Unless the process is over or there is a signal you are expecting to stop reading at, there is no good way to know ahead of time if there is data in the pipe, because the command will only terminate when it reaches the number of bytes you want to read [.read(n)], reaches a newline char [.readline()], or reaches the end of the file (which doesn't exist until the process is over).
However, you don't need to run cmd.exe to run your program, since your program will already be run in the cmd shell.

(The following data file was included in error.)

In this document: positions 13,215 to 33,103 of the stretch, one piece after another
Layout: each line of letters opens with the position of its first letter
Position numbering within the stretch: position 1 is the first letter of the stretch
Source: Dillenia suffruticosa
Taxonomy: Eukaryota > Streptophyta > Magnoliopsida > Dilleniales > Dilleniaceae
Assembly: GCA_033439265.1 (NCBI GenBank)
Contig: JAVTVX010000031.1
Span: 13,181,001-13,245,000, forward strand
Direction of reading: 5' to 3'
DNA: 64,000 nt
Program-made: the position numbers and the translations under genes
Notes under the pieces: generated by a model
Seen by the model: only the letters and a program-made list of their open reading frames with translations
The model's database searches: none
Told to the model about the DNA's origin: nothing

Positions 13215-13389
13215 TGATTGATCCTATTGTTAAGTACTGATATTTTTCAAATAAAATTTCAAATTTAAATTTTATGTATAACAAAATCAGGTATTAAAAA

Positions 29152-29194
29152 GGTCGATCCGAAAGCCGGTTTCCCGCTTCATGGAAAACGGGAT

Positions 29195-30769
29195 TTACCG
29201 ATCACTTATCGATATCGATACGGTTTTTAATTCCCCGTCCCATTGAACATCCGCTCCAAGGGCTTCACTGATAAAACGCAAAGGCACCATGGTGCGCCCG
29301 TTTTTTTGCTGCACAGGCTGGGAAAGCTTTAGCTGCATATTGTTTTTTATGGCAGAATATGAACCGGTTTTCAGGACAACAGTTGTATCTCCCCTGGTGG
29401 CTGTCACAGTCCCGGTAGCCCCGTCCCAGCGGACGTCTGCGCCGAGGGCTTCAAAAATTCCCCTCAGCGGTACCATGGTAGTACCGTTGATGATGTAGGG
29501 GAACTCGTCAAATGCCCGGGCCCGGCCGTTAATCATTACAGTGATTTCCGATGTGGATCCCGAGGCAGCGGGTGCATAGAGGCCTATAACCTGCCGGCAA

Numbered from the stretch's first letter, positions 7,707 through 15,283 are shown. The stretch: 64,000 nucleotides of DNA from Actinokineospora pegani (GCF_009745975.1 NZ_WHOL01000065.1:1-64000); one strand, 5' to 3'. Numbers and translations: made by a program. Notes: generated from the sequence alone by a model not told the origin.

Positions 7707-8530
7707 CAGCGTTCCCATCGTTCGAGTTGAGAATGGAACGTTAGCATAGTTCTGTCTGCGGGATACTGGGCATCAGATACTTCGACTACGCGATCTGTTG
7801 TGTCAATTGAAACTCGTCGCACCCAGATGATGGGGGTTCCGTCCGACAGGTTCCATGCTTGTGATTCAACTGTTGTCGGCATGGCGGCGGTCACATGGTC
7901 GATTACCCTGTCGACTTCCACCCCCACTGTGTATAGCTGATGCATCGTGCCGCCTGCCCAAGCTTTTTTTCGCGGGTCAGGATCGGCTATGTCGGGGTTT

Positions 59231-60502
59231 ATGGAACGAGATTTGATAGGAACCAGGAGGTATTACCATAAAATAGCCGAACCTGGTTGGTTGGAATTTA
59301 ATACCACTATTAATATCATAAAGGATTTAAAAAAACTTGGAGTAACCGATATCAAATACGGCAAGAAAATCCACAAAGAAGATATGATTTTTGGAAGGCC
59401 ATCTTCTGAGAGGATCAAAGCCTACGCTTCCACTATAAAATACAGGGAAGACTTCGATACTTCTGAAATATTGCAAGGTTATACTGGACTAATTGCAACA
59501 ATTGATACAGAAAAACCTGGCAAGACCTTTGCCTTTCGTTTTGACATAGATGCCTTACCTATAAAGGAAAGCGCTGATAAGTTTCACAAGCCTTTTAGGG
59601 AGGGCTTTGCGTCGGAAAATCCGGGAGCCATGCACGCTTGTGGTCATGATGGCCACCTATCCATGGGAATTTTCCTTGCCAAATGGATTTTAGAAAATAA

I suggest you use subprocess to call the program directly, and handle exceptions/return_code in your code. You could do something like...
p = subprocess.Popen("your_program.exe",
# If you have to use stdin, do it here.
p.stdin.write('lawl here are my inputs\n')
run_for = 0
while p.poll() == None:
if run_for > 10:
if p.return_code == 0:
You could do this in a loop and spin up a new process that would run the next file.
If it's that costly to spin up the program (and if it's not then stop reading now because it's about to get embarrassing) then perhaps (and this is a total hack, but) after your process has run a while, you could pass a particularly odd but innocuous string to p.stdin, as in
If you could get away with that, then you could do something like...
for line in p.stdout.readlines():
if '~%$%~' in line:
But holy crap, please don't do that. It's such a hack.